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The NMI is a reliable barometer of the U.S. services sector; above 50% implies expansion, while a reading below 50% implies that the services sector contracted.

Service categories include: Agriculture, Forestry, Fishing + Hunting; Mining; Utilities; Construction; Wholesale Trade; Retail Trade; Transportation + Warehousing; Information; Finance + Insurance; Real Estate, Rental + Leasing; Professional, Scientific + Technical Services; Management of Companies + Support Services; Educational Services; Health Care + Social Assistance; Arts, Entertainment + Recreation; Accommodation + Food Services; Public Administration; and Other Services (services such as Equipment + Machinery Repairing; Promoting or Administering Religious Activities; Grantmaking; Advocacy; and Providing Dry-Cleaning + Laundry Services, Personal Care Services, Death Care Services, Pet Care Services, Photofinishing Services, Temporary Parking Services, and Dating Services).

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The previous month's NMI reading was 57.6%.

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Here's a sampling of comments from survey participants:

  •     "Growth on [a] number of projects has slowed a little, but revenue projections are steady."
     (Construction)

  •     "The details of the revisions to the Obamacare program are of great interest to us. There is a large amount of future uncertainty with what will happen. Meanwhile, the business continues."
     (Finance and Insurance)

  •     "Health care changes can affect our business. Uncertainty is making us hold on many projects."
     (Health Care and Social Assistance)
 
  •     "Market conditions are still favorable with animal proteins due to [the] strong dollar, low exports and [an] abundant supply. Unknown [are] the POTUS’ policies going forward on trade and immigration. Worker shortages have become a real problem in food production and produce growing areas."
     (Accommodation and Food Services)

  •     "Business is picking up. Service labor is tight. New legislation has had significant impact."
     (Public Administration)

  •     "Overall, business conditions are favorable, and the outlook is positive."
     (Retail Trade)

  •     "Continued optimism regarding the domestic business environment."
     (Management of Companies and Support Services)

  •     "First quarter has been brisk, and March has been as busy as I [have] ever seen, with many new endeavors."
     (Utilities)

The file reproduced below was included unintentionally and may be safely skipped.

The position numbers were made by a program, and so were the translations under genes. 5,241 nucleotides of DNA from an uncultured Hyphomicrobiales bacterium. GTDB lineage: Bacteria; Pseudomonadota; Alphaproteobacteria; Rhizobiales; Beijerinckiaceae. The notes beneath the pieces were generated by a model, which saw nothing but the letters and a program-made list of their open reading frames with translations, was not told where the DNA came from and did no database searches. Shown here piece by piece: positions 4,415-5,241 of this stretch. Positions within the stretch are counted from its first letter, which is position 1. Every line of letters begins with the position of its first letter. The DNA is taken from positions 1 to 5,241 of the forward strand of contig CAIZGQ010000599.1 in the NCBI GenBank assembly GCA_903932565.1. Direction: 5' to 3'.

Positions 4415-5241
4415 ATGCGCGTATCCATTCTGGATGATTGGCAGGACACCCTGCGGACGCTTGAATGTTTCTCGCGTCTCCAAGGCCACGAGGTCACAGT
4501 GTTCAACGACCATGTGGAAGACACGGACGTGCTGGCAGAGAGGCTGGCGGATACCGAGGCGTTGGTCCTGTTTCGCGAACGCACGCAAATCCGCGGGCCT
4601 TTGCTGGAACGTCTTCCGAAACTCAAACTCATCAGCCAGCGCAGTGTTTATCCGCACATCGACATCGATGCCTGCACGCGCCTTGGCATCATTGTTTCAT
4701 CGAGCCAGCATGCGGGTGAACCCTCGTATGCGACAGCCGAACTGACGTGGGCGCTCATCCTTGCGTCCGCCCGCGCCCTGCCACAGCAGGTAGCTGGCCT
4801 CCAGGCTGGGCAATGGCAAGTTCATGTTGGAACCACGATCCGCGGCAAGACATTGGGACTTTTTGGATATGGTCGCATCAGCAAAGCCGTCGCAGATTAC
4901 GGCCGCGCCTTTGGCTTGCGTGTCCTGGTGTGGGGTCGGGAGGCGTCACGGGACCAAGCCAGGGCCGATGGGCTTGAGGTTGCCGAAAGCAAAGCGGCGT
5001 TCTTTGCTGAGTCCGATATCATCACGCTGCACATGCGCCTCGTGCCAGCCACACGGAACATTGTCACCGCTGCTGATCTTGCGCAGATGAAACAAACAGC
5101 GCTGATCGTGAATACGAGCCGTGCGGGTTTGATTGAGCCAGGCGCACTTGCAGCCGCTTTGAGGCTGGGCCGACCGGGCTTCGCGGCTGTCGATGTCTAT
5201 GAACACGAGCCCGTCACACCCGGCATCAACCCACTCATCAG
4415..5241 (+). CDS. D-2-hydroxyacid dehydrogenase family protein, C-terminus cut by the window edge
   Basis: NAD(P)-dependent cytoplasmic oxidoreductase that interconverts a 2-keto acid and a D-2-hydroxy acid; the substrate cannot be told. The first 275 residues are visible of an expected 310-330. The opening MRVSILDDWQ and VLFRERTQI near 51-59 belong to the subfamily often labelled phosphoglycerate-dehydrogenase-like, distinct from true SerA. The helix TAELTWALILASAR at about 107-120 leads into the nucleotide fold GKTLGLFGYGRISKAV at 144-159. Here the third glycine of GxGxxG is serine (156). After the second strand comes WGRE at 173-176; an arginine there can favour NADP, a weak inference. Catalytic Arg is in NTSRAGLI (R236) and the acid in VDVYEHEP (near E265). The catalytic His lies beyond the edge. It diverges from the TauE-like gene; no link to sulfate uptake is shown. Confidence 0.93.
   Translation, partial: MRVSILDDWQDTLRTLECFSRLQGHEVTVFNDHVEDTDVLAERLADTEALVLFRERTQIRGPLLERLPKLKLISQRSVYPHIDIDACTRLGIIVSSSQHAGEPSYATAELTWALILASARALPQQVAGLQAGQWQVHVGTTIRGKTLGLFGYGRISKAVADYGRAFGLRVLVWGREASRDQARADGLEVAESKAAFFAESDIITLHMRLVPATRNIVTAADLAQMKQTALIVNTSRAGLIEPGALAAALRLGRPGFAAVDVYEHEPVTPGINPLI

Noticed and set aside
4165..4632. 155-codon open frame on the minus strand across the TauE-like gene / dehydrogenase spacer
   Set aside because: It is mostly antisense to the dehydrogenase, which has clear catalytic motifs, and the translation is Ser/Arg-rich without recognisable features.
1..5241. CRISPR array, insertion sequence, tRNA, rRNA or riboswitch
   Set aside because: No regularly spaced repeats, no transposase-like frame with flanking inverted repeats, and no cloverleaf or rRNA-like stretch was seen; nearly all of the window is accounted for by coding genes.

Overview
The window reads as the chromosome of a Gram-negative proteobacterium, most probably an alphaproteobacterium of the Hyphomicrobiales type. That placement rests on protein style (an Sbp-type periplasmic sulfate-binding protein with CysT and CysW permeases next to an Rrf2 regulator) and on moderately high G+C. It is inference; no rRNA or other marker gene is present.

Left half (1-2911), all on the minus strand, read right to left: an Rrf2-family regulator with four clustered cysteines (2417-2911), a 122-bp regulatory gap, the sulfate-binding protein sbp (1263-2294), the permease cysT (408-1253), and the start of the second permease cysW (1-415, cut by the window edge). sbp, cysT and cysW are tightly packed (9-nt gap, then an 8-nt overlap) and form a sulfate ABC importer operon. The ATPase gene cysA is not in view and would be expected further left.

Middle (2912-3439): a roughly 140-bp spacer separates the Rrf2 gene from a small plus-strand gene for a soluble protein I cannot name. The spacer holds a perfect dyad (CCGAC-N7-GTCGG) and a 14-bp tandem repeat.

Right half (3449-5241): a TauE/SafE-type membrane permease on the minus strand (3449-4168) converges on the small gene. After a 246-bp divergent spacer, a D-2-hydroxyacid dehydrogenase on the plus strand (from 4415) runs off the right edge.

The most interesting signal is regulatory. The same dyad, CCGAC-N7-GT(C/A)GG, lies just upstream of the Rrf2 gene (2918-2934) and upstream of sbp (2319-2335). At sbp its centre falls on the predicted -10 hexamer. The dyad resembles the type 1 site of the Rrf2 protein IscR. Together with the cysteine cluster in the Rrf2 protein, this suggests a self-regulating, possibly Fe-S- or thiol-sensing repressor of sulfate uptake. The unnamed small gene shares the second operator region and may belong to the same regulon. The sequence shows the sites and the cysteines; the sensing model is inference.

Click here to view the complete ISM report

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Monday, April 03, 2017

ISM Manufacturing Index for March 2017

Earlier today, the Institute for Supply Management® (ISM®) released their Manufacturing Purchasing Manager's Index (PMI®) for March 2017:

Predicted: 57.1%
Actual: 57.2%

Every month, the ISM surveys purchasing and supply executives at hundreds of companies across the country who are involved in manufacturing in some form. The resulting index is watched closely by academics, economists and investors because manufacturing accounts for about 12% of U.S. Gross Domestic Product (GDP).

The PMI is a reliable barometer of U.S. manufacturing: A PMI above 50% implies that U.S. manufacturing expanded during the month specified, while a reading below 50% implies that the made-in-the-USA sector contracted.

The previous month's PMI reading was 57.7%.

The following is a sampling of quotes from a diverse pool of U.S. manufacturers:



  •      "Business conditions continue to improve."
     (Chemical Products)

  •     "Business outlook is positive."
     (Computer and Electronic Products)

  •     "Regional business is strong. Hiring qualified team members has improved."
     (Fabricated Metal Products)

  •     "We had a lot of storm orders, so it really pushed our sales up this month."
     (Miscellaneous Manufacturing)

  •     "Starting to see some prices creeping up. We are raising our sales prices as well."
     (Food, Beverage and Tobacco Products)

  •     "Business up 10-15 percent."
     (Machinery)

  •     "Industry outlook is looking relatively flat currently, and the view for calendar year 2017 looks to be flat as well. Job market has been very good in the region, and finding talent has been challenging."
     (Transportation Equipment)

  •    "Business is strong and looking up."
     (Furniture and Related Products)

  •     "Opportunities for new business seem more abundant now. Orders and RFQs increasing."
     (Nonmetallic Mineral Products)

Click here to view the complete ISM report

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Construction Spending During February 2017

Earlier today, the U.S. Census Bureau -- which is part of the Commerce Department -- released its Construction Spending report for February 2017:

Predicted: +1.0%
Actual: +0.8%

The yellow-highlighted percentage represents the month-to-month change in new public and private construction activity for the United States. The "predicted" figure is what economists were expecting, while the "actual" is the true or real figure.

  • Previous Month (revised): -0.4%.
  • Change from 12 months previous: +3.0%.

Click here to view the full Census Bureau report